Like their counterparts in Europe and the United States, however, Asian security professionals said they are not able to focus their resources on the threats they most fear. Compliance-related initiatives are the second-greatest consumer of manpower and budget among the Black Hat Asia survey respondents, often detracting from the resources available to respond to imminent threats. Targeted attacks (31%) and phishing and social engineering threats (21%) are other top consumers of security budgets.

End users were cited as the weakest link in enterprise defenses, as cited by 38% of Black Hat Asia survey respondents. These insiders may also represent the greatest threat: nearly a third (31%) of Asian security professionals say the adversaries they fear most are those with strong knowledge of their organization and trusted access to enterprise systems and data.

"Humans are not the only cause for IT professionals' concern," the study continues. "Fifteen percent of the respondents in the Black Hat Asia survey said their biggest weakness stemmed from a lack of planning and a tendency within their organizations to treat IT as a tactical, fire-fighting mission."

Data from the Black Hat Asia study, as well as the Black Hat studies in Europe and the United States, will be presented at the Black Hat Asia conference on Mar. 22.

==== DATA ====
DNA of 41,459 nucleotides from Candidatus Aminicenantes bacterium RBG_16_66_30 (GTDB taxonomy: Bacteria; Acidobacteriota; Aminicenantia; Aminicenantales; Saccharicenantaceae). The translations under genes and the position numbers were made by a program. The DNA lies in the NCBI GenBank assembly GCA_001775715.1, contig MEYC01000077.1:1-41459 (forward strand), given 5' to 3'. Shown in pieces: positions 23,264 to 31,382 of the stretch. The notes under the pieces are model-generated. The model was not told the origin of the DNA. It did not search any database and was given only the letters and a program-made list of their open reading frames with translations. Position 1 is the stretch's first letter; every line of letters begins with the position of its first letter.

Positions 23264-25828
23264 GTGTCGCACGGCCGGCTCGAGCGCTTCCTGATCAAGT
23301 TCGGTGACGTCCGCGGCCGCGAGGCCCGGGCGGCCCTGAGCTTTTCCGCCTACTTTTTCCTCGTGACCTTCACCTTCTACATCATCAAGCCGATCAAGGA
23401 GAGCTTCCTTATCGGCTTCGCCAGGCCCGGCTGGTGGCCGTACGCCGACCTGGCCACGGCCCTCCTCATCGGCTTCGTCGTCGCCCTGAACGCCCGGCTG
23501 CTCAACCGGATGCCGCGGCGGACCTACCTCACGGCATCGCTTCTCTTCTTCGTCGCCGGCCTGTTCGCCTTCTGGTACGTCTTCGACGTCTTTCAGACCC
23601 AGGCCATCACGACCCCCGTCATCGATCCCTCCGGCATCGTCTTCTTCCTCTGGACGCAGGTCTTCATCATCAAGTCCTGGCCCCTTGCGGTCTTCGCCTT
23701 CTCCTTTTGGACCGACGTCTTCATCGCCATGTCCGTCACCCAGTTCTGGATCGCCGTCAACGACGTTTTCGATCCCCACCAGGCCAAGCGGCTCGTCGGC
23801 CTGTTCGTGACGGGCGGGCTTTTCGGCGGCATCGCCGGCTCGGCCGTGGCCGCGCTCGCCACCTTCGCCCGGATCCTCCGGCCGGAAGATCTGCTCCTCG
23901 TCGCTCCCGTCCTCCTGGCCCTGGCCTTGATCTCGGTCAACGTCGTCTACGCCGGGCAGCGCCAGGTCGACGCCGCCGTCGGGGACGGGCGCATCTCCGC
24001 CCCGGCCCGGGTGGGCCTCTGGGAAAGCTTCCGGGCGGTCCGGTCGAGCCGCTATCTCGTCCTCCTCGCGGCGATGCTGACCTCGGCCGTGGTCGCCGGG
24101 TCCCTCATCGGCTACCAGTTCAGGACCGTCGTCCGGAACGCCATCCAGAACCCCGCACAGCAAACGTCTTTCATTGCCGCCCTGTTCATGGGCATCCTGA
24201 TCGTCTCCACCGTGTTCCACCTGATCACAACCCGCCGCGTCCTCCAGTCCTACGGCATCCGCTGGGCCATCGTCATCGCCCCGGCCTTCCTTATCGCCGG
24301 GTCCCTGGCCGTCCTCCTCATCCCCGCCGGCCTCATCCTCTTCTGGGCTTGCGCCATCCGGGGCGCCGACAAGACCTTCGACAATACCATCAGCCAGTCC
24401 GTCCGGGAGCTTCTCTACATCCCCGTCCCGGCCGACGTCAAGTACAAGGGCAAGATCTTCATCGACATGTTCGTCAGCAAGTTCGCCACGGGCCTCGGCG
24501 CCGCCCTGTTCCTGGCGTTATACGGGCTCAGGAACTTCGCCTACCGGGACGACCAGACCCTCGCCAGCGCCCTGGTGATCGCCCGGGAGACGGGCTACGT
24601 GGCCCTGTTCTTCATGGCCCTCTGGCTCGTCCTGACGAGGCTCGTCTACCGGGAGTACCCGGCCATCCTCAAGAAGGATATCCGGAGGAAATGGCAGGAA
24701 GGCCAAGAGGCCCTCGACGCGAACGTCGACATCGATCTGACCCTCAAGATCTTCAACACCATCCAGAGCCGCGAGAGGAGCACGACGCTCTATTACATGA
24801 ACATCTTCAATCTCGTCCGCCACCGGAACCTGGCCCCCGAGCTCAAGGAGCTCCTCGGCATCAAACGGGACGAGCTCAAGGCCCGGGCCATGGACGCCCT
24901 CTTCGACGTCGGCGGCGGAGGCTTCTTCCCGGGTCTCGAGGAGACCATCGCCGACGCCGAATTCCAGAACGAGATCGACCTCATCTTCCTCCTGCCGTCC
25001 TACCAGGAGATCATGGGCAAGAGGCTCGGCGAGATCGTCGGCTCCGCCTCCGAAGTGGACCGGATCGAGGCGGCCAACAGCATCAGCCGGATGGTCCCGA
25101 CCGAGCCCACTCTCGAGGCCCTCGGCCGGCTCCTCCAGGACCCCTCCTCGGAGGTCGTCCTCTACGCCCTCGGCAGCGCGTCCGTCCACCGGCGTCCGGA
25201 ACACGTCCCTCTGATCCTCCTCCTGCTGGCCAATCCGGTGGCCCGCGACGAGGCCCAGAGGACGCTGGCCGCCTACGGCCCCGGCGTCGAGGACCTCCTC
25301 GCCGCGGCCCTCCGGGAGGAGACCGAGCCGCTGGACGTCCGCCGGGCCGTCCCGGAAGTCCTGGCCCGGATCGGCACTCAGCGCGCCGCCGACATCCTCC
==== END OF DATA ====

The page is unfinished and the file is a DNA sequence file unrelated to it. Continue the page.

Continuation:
Related Content:

 

 

 

Black Hat Asia returns to Singapore with hands-on technical Trainings, cutting-edge Briefings, Arsenal open-source tool demonstrations, top-tier solutions and service providers in the Business Hall. Click for information on the conference and to register.

Dark Reading's Quick Hits delivers a brief synopsis and summary of the significance of breaking news events. For more information from the original source of the news item, please follow the link provided in this article. View Full Bio

Comment  | 
Print  | 
More Insights
Comments
Newest First  |  Oldest First  |  Threaded View
markgrogan
50%
50%
markgrogan,
User Rank: Apprentice
8/8/2018 | 9:18:24 AM
hi
The cyber industry is in itself developing, so of course not a lot of leaders are going to know what to do if there are any technological threats that affect their country. Look at what happened in the trial of Mark Zuckerburg! Some of the senators who were questioning clearly demonstrated to knowledge of how social media works, let alone trying to lead a nation into some technologically advanced future. I'd be shocked if there is going to be progress like that if they don't bring any new blood into the cabinet.